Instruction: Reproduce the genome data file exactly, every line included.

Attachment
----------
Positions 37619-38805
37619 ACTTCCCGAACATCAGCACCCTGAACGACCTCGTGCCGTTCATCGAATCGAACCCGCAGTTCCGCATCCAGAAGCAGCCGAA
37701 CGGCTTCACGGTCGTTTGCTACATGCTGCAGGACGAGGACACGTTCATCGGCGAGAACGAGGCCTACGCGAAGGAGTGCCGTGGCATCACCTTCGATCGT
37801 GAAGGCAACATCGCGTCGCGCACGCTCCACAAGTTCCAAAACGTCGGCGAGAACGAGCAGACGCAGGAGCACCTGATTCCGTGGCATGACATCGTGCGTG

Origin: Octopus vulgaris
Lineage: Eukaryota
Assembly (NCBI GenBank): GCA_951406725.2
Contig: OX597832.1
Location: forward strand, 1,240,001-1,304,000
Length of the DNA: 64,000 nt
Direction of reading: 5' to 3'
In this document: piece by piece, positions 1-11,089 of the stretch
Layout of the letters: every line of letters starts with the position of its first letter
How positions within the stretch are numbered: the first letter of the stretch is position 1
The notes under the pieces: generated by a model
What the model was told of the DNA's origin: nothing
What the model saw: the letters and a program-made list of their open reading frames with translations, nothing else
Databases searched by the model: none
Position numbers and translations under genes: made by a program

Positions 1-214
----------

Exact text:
Positions 37619-38805
37619 ACTTCCCGAACATCAGCACCCTGAACGACCTCGTGCCGTTCATCGAATCGAACCCGCAGTTCCGCATCCAGAAGCAGCCGAA
37701 CGGCTTCACGGTCGTTTGCTACATGCTGCAGGACGAGGACACGTTCATCGGCGAGAACGAGGCCTACGCGAAGGAGTGCCGTGGCATCACCTTCGATCGT
37801 GAAGGCAACATCGCGTCGCGCACGCTCCACAAGTTCCAAAACGTCGGCGAGAACGAGCAGACGCAGGAGCACCTGATTCCGTGGCATGACATCGTGCGTG

Origin: Octopus vulgaris
Lineage: Eukaryota
Assembly (NCBI GenBank): GCA_951406725.2
Contig: OX597832.1
Location: forward strand, 1,240,001-1,304,000
Length of the DNA: 64,000 nt
Direction of reading: 5' to 3'
In this document: piece by piece, positions 1-11,089 of the stretch
Layout of the letters: every line of letters starts with the position of its first letter
How positions within the stretch are numbered: the first letter of the stretch is position 1
The notes under the pieces: generated by a model
What the model was told of the DNA's origin: nothing
What the model saw: the letters and a program-made list of their open reading frames with translations, nothing else
Databases searched by the model: none
Position numbers and translations under genes: made by a program

Positions 1-214